Iskandar Witwit, an Iraqi lawmaker and a member of the parliamentary security committee, told Al-Monitor, “We are proceeding with the measures to distance [the KRG] from border crossings and stop using the Ibrahim Khalil crossing. We will end up using new crossings altogether.”
Witwit pointed out the political significance of holding power over the crossing by saying, “This crossing will marginalize the Iraqi Kurdistan region in terms of intraregional trade, and it will allow the Iraqi and Turkish forces to communicate better without Kurdish interference and entirely control oil exportation operations from the north, Kirkuk and Mosul.”
He continued, “A close examination of the map clarifies how the regions spread across the western side of the Tigris River would act as points of connection with Turkey and Syria through set border crossings especially since the Iraqi forces have also freed the Qaim border crossing. This guarantees a connection between Syria and Iraq, isolates IS, and cuts contact between the PKK and the Kurds in Iraq.”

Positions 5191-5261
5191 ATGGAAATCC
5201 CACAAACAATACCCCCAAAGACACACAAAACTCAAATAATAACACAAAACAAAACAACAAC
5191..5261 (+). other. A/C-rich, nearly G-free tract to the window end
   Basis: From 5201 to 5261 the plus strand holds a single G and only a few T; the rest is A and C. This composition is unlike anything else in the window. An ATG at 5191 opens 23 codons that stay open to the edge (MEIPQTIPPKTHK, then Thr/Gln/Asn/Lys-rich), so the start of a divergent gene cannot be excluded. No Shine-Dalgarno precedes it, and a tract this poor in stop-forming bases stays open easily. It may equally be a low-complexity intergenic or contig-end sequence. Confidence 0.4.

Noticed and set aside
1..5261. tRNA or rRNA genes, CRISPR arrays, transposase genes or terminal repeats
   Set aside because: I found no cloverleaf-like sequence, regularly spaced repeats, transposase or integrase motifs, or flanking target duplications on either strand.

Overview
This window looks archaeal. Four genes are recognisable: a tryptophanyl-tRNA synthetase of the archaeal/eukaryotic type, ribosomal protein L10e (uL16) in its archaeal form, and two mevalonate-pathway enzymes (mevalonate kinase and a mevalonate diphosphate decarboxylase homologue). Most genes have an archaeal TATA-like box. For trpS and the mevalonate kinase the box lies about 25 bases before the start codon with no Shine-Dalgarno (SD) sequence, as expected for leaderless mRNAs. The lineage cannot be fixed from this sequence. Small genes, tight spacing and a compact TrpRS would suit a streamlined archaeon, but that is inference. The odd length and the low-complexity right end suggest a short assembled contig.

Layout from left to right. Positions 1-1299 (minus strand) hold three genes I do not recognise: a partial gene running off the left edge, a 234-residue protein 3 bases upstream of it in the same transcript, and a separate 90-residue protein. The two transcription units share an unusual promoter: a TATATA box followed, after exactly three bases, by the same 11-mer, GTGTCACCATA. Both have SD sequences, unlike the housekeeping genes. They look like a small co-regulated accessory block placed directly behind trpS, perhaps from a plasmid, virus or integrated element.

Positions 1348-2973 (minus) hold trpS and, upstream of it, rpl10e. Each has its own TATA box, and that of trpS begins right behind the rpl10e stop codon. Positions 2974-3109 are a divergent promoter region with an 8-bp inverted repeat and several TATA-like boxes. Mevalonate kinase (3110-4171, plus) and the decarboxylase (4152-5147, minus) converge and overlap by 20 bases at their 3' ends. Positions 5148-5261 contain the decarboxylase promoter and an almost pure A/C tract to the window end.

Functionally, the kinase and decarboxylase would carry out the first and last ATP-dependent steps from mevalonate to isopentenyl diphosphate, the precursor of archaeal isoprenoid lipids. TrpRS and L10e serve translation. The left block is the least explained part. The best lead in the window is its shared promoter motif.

The overall developments reveal that there will be ongoing steps toward the regional and international isolation of the Iraqi Kurdistan region. Losing control over border crossings, following the federal forces takeover of Kirkuk’s oil Oct. 17, could place the Iraqi Kurdistan Region in a major economic crisis that could put an end to its separatist dreams.